A common problem binds all parts of south Delhi — getting a space to park your car. And it cuts across areas: Be it a posh colony with big bungalows or crammed neighbourhoods without a glimmer of sunlight, waiting to be authorised.
Cars are parked just about everywhere; along colony roads, and bylanes, leaving very little space for pedestrians and emergency vehicles.
Neighbours fighting with each other over parking space in colonies such as Greater Kailash I, Green Park, Saket, Malviya Nagar, Lajpat Nagar and New Friends Colony is not uncommon.
The absence of any multi-level parking or underground lots in this section of the city only aggravates the problem. At the existing parking spaces, overcharging has become the norm. Virtually nobody charges the civic body-approved rate of Rs 10 per hour.
A nexus between parking contractors, officials and corporators aides the parking mafia.
“In south Delhi, a majority of people don’t care whether the rate is Rs 20 or Rs 10. They just pay the parking attendants whatever they are asked to pay. On weekend, the rates can go up to Rs 50-100. There was directive from the Lieutenant-General’s office to hike the parking rates but it was not done. Anyway they are collecting double and the booty is being shared between politicians, lower staff and contractors,” a source said.
The remunerative project cell of the civic body, which is in-charge of the parking lots in its jurisdiction, takes swift action against any complaints of overcharging, at least on paper.
“We keep conducting regular inspections of these lots. If people send us their complaints about overcharging through a letter and attach the tampered parchi, photo or a video clip of the violating lot, we immediately take action,” an official said.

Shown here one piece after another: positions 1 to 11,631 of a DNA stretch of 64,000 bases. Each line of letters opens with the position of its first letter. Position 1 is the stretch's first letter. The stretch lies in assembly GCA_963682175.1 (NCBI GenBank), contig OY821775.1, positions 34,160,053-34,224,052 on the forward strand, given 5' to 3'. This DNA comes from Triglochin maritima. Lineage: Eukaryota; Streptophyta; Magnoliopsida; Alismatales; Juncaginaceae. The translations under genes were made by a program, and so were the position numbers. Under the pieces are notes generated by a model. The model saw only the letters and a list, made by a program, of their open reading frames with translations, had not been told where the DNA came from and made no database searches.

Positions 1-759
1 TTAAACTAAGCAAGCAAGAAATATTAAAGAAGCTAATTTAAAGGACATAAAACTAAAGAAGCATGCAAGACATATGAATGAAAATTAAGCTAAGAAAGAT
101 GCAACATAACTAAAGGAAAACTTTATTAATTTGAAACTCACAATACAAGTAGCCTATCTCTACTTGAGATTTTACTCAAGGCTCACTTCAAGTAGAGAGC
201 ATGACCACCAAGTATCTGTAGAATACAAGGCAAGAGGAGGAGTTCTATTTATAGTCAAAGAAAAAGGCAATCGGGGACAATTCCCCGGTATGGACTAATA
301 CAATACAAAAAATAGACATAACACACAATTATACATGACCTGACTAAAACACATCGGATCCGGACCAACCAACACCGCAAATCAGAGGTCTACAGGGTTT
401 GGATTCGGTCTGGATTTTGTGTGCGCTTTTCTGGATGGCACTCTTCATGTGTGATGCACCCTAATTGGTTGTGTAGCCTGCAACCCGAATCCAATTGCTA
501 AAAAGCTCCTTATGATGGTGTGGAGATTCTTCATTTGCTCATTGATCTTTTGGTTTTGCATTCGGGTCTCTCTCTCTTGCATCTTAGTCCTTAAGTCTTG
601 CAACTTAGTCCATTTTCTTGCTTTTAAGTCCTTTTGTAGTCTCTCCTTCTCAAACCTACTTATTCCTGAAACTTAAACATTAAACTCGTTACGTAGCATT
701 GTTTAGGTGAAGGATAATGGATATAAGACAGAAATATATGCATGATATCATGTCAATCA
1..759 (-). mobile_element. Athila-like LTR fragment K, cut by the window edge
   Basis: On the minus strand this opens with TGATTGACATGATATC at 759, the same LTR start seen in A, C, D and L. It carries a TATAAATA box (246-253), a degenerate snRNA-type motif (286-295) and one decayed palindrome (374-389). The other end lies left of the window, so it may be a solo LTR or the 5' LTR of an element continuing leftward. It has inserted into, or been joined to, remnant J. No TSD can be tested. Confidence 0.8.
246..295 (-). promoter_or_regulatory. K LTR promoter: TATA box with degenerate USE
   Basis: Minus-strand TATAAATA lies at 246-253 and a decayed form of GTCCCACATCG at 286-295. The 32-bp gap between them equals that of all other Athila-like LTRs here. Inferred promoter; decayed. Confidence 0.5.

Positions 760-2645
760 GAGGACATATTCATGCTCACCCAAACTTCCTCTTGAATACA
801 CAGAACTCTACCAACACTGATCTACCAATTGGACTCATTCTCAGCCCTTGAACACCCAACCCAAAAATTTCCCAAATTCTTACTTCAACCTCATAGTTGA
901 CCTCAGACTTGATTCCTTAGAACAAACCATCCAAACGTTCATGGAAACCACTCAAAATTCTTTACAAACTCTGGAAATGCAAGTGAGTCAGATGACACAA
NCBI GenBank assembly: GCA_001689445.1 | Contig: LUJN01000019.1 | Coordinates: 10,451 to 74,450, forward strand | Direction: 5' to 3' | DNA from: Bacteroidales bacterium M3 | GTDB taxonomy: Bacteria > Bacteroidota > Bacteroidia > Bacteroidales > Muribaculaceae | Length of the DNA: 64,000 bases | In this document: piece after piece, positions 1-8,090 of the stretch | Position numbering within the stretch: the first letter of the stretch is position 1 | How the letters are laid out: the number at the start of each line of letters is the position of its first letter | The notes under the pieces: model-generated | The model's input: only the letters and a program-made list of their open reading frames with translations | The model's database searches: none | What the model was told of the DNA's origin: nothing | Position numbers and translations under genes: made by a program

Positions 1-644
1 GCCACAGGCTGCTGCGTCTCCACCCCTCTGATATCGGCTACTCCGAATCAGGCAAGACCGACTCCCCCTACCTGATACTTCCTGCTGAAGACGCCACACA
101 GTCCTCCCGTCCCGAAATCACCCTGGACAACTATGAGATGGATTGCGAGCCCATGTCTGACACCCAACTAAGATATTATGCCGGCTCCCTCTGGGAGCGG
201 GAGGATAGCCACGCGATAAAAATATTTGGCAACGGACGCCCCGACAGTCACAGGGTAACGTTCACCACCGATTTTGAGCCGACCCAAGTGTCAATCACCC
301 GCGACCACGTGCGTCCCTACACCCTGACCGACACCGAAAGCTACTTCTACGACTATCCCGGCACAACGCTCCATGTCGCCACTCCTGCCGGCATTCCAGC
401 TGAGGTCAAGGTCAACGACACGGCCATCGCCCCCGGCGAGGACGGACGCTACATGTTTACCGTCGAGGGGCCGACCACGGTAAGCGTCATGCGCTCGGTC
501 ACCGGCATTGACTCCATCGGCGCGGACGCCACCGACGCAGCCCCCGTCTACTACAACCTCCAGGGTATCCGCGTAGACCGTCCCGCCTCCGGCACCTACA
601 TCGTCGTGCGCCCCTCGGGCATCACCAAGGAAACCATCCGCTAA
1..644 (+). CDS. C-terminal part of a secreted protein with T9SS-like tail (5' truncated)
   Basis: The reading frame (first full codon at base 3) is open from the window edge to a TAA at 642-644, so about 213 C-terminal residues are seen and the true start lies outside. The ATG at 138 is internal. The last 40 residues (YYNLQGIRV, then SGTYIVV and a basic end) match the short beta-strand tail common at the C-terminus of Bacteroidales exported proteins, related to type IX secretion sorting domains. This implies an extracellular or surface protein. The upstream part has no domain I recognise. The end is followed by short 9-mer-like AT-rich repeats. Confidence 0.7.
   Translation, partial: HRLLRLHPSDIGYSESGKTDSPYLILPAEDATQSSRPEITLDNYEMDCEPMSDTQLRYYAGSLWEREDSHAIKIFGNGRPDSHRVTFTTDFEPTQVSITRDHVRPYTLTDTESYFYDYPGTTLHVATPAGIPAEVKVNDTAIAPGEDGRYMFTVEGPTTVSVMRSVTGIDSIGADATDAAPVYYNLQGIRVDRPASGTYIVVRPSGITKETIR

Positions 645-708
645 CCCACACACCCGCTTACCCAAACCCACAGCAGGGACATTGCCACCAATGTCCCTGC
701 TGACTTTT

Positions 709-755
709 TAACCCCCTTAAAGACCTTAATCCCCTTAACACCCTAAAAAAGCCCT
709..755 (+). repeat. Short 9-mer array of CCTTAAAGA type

According to him, the department has already taken various actions against errant contractors. But residents usually complain about the absence of boards displaying parking rates.
At the Priya Complex in Vasant Vihar, the parking rate is Rs 20 for an hour.
The charge increases after that for every consecutive hour. The parking attendant at the lot, Suresh (name changed on request), said that these were the regular rates charged at every parking lot.
“These are normal rates in south Delhi. No one pays Rs 10 here. It is Rs 20 or more depending on the space crunch at that particular time,” he said, adding that it is a demand-supply thing.
Impromptu lots, to cater to the demand for parking space, can be seen at INA.
The road outside the Dilli Haat parking lot is often used by the parking authorities to accommodate the visitor rush but an additional Rs 10 is charged for it.
The parking lot opposite Best Garments also charges Rs 20.
“We need space to park. They provide us a slot even in the rush hours. Who cares if they take Rs 20 extra as long as we get a parking space,” Sameer Kumar, a Green Park businessman, said.
However, the municipal corporation refuses to budge on the issue of increasing the paltry parking rate. Corporators say they have to think of the people who have elected them and refuse to put additional burden on them.
When the “burden” can actually go to the civic body’s coffers and speed up development works, it is making a select few richer.